A MIC has 32-KB L1 cache per core and 512 KB L2 cache per core. Here by “cache” we mean the data cache instead of instruction cache, and by “core” we mean the physical core instead of logical core. Both levels of cache implement MESI coherency protocol and have a cache line size of 64 bytes (i.e. 8 consecutive FP64 values).

Prefetch instruction

Let’s take a look at two orthogonal concepts first:

  • non-temporal hint (NTA) — informs that data will be used only once in the future and causes them to be evicted from the cache after the first use (most recently used data to be evicted).
  • exclusive hint (E) — renders the cache line on the current core in the “exclusive” state, where the cache lines on other cores are invalidated.

The combination of temporality, exclusiveness, and locality (L1 or L2) together yields 8 types of instructions supported by the present-day Knights Corner MIC. They specify how the data are expected to be uniquely handled in the cache, enumerated below.

instruction hint purpose
vprefetchnta _MM_HINT_NTA loads data to L1 and L2 cache, marks it as NTA
vprefetch0 _MM_HINT_T0 loads data to L1 and L2 cache
vprefetch1 _MM_HINT_T1 loads data to L2 cache only
vprefetch2 _MM_HINT_T2 loads data to L2 cache only, marks it as NTA This mnemonic is counter-intuitive as there is not NTA in it
vprefetchenta _MM_HINT_ENTA exclusive version of vprefetchnta
vprefetche0 _MM_HINT_ET0 exclusive version of vprefetch0
vprefetche1 _MM_HINT_ET1 exclusive version of vprefetch1
vprefetche2 _MM_HINT_ET2 exclusive version of vprefetch2

Note L2 cache of the MIC is inclusive in the sense that it has a copy of all the data in L1.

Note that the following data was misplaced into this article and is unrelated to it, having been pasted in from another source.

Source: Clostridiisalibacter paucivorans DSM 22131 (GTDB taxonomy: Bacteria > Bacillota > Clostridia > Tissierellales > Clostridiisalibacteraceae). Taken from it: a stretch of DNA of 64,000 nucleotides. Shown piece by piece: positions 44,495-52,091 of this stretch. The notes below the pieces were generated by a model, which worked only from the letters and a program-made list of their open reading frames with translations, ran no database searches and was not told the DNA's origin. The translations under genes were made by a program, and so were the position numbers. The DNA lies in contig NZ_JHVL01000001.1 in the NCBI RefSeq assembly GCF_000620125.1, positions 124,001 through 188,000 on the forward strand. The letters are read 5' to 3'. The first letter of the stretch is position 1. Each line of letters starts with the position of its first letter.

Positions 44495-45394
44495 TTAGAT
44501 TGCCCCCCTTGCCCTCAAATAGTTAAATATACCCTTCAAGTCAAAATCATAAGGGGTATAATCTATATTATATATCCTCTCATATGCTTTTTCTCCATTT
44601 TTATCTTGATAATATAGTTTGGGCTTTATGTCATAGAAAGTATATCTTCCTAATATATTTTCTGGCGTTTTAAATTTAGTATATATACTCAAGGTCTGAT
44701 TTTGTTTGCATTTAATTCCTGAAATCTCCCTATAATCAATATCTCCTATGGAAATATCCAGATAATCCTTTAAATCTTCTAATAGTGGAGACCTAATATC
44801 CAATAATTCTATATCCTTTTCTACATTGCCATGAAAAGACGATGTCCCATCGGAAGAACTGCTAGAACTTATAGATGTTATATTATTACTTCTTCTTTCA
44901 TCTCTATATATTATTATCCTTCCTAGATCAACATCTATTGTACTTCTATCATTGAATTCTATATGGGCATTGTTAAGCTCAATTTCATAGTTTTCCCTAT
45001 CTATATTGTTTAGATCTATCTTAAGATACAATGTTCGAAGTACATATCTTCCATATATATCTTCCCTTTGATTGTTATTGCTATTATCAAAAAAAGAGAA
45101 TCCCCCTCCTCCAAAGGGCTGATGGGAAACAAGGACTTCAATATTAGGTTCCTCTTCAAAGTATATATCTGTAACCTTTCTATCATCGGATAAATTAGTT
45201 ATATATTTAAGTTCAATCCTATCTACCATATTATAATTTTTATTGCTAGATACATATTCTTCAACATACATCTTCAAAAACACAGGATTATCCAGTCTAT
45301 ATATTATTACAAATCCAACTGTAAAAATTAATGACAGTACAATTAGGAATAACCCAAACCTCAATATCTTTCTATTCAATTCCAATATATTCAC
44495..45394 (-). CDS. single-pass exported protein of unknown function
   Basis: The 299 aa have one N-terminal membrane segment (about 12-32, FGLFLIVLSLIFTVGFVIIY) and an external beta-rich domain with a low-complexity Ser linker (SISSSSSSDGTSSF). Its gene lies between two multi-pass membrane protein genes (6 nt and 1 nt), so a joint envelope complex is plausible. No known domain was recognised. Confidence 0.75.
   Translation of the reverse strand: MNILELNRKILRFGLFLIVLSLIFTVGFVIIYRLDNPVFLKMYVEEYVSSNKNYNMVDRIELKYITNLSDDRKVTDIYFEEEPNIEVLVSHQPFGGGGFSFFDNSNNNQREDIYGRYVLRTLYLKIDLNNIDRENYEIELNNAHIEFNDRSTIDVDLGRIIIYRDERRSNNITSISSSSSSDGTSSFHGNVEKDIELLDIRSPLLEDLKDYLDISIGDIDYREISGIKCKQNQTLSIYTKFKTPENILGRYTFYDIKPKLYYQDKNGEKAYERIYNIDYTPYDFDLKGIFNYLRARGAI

There are two ways of implementing prefetch in C — intrinsic and assembly.

// method 1: intrinsic
_mm_prefetch((const char*)addr, hint);

// method 2: assembly
asm volatile ("prefetch_inst [%0]"::"m"(addr));

Here addr is the address of the byte starting from which to prefetch, prefetch_inst is the prefetch instructions listed above, and hint is the parameter for the compiler intrinsic. We would like to emphasize again that _MM_HINT_T2 and _MM_HINT_ET2 are counter-intuitive. In fact they are misnomers as both are non-temporary. They should have been named as _MM_HINT_NTA2 and _MM_HINT_ENTA2 by Intel.

Prefetch on CPUs

So how about prefetch on Intel Xeon CPUs? Well, turn out very different! Check the list below.

instruction hint purpose
prefetchnta _MM_HINT_NTA loads data to L2 and L3 cache, marks as NTA
prefetcht0 _MM_HINT_T0 loads data to L2 and L3 cache
prefetcht1 _MM_HINT_T1 equivalent to prefetch0
prefetcht2 _MM_HINT_T2 equivalent to prefetch0
prefetchw n/a[2] exclusive version of prefetch0 [1]
prefetchwt1 n/a[3] equivalent to prefetchw [1]

[1] not confirmed
[2] icpc does not compiler _mm_prefetch((const char*)addr, _MM_HINT_ENTA);
[3] icpc does not compile _mm_prefetch((const char*)addr, _MM_HINT_ET1);
Note L3 cache of the Intel Xeon CPU is inclusive in the sense that it has a copy of all the data in L2.

[1]Intel Xeon Phi Coprocessor Instruction Set Architecture Reference Manual, 2012.
[2]Intel 64 and IA-32 Architectures Software Developer’s Manual, 2015.